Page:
President of the Hope Foundation Shelly Weir is noting that the time has come to screen babies for the trait of sickle cell anemia.
Speaking to Barbados TODAY, Weir said that the organization has been petitioning for early screening for babies since 2002 as a routine to detect babies who have the chronic condition.
“There certainly is no harm in ensuring that these babies are screened at birth,” she said.
Weir also added that Barbados ranked second in the world for the number of incidents of Lupus. Therefore, the organization believed that once lupus was detected early and managed well that one could have a good quality of life.
“The agenda for that has not changed in the terms of the awareness and so on. Because there is no telling of who would get lupus and we are recognized as having the second highest incidence of lupus in the world. Once you have lupus and our story really is – once it is diagnosed early and managed well then you can have a pretty good quality of life and that is not to discount that lupus can take on a life of its own irrespective of how slavish you are in relation to the treatments and everything. You would still have issues,” she said, adding that as a Non-Governmental Organization they had challenges in terms of their finances.
However, the registered charity has decided to attack the current financial situation head-on by implementing their new initiative ‘Moving Hope to Reality, What is Your Dream?’
“The point that you raised in terms of the economic situation and the response of patients and how it would affect them. We actually have a new initiative called ‘Moving Hope to Reality, What is Your Dream?. That concept is our response to understanding that this time that is hard for most people predominately those that are suffering with chronic diseases and so on. Especially, something like lupus and the onset is inevitable for a growing number of young and unsuspecting people,” Weir said, adding that with the initiative the organization would be asking its patients what it was that they would like to achieve and assist them with achieving that goal.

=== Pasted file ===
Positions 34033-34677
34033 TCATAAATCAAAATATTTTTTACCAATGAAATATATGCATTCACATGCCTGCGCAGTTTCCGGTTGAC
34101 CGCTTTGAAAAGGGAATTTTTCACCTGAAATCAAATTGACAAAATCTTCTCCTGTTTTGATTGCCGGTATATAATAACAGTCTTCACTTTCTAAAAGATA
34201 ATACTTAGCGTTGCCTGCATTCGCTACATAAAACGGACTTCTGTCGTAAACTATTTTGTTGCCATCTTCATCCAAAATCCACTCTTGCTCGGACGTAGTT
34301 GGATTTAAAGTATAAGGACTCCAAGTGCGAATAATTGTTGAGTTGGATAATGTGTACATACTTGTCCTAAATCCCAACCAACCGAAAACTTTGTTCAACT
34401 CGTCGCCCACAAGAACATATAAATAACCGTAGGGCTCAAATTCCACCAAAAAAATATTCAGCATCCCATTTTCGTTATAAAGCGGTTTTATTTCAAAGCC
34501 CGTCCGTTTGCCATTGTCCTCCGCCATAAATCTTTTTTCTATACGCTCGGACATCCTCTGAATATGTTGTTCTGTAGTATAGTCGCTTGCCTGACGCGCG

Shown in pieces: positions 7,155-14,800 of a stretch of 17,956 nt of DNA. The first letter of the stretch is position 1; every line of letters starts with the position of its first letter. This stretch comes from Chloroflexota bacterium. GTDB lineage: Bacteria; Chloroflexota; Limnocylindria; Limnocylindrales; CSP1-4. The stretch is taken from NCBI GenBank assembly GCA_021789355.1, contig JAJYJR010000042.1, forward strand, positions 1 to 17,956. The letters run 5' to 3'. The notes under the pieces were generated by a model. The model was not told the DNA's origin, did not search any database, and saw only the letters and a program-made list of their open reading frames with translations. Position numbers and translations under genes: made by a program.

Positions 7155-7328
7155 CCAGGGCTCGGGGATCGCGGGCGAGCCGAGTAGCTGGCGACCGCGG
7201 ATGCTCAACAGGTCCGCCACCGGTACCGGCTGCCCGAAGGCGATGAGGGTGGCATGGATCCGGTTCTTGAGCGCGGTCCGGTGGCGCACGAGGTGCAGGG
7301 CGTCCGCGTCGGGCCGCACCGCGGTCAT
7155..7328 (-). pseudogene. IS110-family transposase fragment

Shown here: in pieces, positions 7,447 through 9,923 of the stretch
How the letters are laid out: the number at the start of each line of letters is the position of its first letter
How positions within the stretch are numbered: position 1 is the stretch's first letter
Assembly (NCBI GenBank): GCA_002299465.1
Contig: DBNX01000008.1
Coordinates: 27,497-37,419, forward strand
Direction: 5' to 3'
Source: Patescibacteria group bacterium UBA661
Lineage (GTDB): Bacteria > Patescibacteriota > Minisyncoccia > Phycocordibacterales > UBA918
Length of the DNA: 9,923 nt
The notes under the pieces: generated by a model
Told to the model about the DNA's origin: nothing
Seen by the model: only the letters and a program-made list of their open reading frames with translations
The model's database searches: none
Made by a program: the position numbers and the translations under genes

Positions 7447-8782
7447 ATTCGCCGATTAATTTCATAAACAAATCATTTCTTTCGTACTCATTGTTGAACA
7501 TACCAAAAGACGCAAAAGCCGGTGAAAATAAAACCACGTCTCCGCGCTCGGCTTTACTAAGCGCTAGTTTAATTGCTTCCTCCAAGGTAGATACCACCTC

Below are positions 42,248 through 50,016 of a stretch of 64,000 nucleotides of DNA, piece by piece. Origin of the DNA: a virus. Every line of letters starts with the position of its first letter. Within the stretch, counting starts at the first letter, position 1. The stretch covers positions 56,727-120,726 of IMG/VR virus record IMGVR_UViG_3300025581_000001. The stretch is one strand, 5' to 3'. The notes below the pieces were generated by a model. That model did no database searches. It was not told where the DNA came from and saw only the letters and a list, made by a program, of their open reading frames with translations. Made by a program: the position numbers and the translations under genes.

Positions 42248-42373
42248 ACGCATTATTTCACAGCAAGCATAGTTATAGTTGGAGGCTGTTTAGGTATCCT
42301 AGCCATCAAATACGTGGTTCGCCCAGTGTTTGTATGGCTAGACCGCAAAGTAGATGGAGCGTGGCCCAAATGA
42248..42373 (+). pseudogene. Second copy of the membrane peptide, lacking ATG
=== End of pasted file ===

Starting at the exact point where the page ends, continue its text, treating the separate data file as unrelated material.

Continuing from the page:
“This is a step for us because we have never done any welfare programmes because it was unsustainable for us. We have a lot of request from people asking how can we help and so on. We thought it would be a good idea to match the needs of our patients to the type of people who want to volunteer,” she told Barbados TODAY.
Weir told Barbados TODAY that it was never the intention of the Hope Foundation to occupy the Non-Governmental Organization Desk at the state-owned Queen Elizabeth Hospital as it was really formulated to form a tripartite relationship between NGOs, The Ministry of Health and the Private Sector.
“ I think it is a good mechanism for Government and NGOs to work together and NGOs and the Ministry of Health to work together. It would be a Ministry of Health initiative instead of inside the hospital. It seeks to have a better relationship between the MOH and the NGOs and in there you can include the private sector [as it seeks] to ensure that we can all work well together,” she said.
Weir said that this year the Hope Foundation would seek to finally complete the lupus ferry which would tell the story of lupus in Barbados as well as have the Voices for Lupus concert later this year. (LG)